Does anyone remember the salsa romántica fad? It was in the '80s that a growing number of tropical artists steered away from the hardcore aesthetic of '70s salsa and diluted their sound with touches of pop and glossy production values. Fortunately, it was a short-lived phenomenon, and many of its performers returned to a more organic approach. Now, three veterans from the romántica school of thought come face-to-face in the race for BEST SALSA/MERENGUE ALBUM GRAMMY, which once again is devoid of any merengue records. Willy Chirino's Son Del Alma, Tito Nieves' Fabricando Fantasías, and Eddie Santiago's superlative Despues Del Silencio prove once and for all that these talented salseros are here to stay. The remaining nominees favor a more Cuban approach: the U.S.-based collective Tiempo Libre honor the hyperkinetic timba aesthetic on Arroz Con Mango, whereas Los Van Van vocalist Mayito Rivera embarks on a solo excursion with the much anticipated Llegó La Hora — The Time Has Come.
One of the biggest names in the annals of Latin pop, Luis Miguel spent most of the '90s spearheading a revival of traditional bolero. But the crooner is Mexican at heart, and on México En La Piel he pays tribute to the grand rancheras of the past. Fittingly, the collection leads the nominations on the BEST MEXICAN/MEXICAN-AMERICAN ALBUM category. Also anchored on tradition, Los Angeles-based Nati Cano's Mariachi Los Camperos celebrate Mexico's rich musical heritage with ¡Llegaron Los Camperos! Concert Favorites Of Nati Cano's Mariachi Los Camperos. A more contemporary approach is favored by the romantically oriented Intocable and their best selling two-CD collection DIEZ. Rounding out the nominations are Ramón Ayala y Sus Bravos Del Norte with Ya No Llores, and Las 3 Divas with a self-titled effort.
Some instantly recognizable names grace the BEST TEJANO ALBUM category, which rewards the fusion of Mexican folklore with a distinctly north-of-the-border aesthetic for a genre that continues going strong decades since its creation. Here, Little Joe Y La Familia compete with Chicanisimo, joined by La Tropa F with Milagro; Avizo with The Power Of Friends; Joe Posada with Then & Now;and The Royal Jesters with Odyssey The Journey.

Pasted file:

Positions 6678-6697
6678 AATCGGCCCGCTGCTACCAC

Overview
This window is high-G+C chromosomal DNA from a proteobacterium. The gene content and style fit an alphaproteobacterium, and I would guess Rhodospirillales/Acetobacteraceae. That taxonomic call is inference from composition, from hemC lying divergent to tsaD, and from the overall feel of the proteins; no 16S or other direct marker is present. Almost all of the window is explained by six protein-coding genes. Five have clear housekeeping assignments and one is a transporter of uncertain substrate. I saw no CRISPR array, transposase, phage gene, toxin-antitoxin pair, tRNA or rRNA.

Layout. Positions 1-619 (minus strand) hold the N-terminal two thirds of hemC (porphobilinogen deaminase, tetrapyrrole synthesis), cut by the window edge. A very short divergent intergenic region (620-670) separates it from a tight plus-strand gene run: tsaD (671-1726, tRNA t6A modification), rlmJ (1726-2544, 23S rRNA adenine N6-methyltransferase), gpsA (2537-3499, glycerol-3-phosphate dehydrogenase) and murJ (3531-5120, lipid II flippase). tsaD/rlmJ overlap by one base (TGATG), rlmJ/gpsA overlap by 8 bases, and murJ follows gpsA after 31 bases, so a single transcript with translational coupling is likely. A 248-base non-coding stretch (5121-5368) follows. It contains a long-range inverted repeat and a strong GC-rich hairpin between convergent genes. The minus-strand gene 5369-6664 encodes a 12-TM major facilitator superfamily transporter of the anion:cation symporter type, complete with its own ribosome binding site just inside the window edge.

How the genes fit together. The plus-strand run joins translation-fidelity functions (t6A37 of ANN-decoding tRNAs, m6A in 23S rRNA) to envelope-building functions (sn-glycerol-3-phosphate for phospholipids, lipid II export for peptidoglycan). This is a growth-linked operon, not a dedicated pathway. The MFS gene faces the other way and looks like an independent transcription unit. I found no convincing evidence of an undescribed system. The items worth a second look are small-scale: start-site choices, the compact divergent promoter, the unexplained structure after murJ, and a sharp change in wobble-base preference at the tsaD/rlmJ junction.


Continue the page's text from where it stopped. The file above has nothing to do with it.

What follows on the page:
Latin music is also present in the BEST TRADITIONAL WORLD MUSIC ALBUM category, through Para Todos Ustedes, a CD of rootsy Puerto Rican folklore by veteran revivalists Los Pleneros De La 21. Also nominated is In The Heart Of The Moon, an inspired collaboration between Ali Farka Touré and Malian virtuoso Toumani Diabaté, arguably the best known performer of the kora — a traditional instrument that can be described as a cross between a harp and a lute. The music of Iran is also celebrated through a nod to Masters Of Persian Music and Faryad. Additional nominees include Mamadou Diabate with Behmanka, and Lama Tashi with Tibetan Master Chants.
Two highly idiosyncratic albums that caused a stir last year among World music aficionados are dutifully represented in the race for BEST CONTEMPORARY WORLD MUSIC ALBUM. From Mali, the married couple of blind singers known as Amadou & Mariam had already gained notoriety for the poetic interplay of their voices. But they definitely took their music to a higher level when they hooked up with Latin rock rebel and former Mano Negra leader Manu Chao, who ended up producing their joyous new collection of songs, Dimanche A Bamako. Another unique collaboration took place in San Francisco, when the classically oriented Kronos Quartet invited pioneering Bollywood vocalist Asha Bhosle for the recording of You've Stolen My Heart — Songs From R.D. Burman's Bollywood, a colorful travelogue through the psychedelic soundscapes of one of the most creative voices in all of Indian cinema, the late composer, musical director and Bhosle's husband, R.D. Burman. Rounding out the nominations are Brazil's tropicalia master Gilberto Gil with Eletracústico; sitar master Ravi Shankar's daughter Anoushka Shankar with Rise; and South Africa's Ladysmith Black Mambazo & The Strings Of The English Chamber Orchestra with No Boundaries.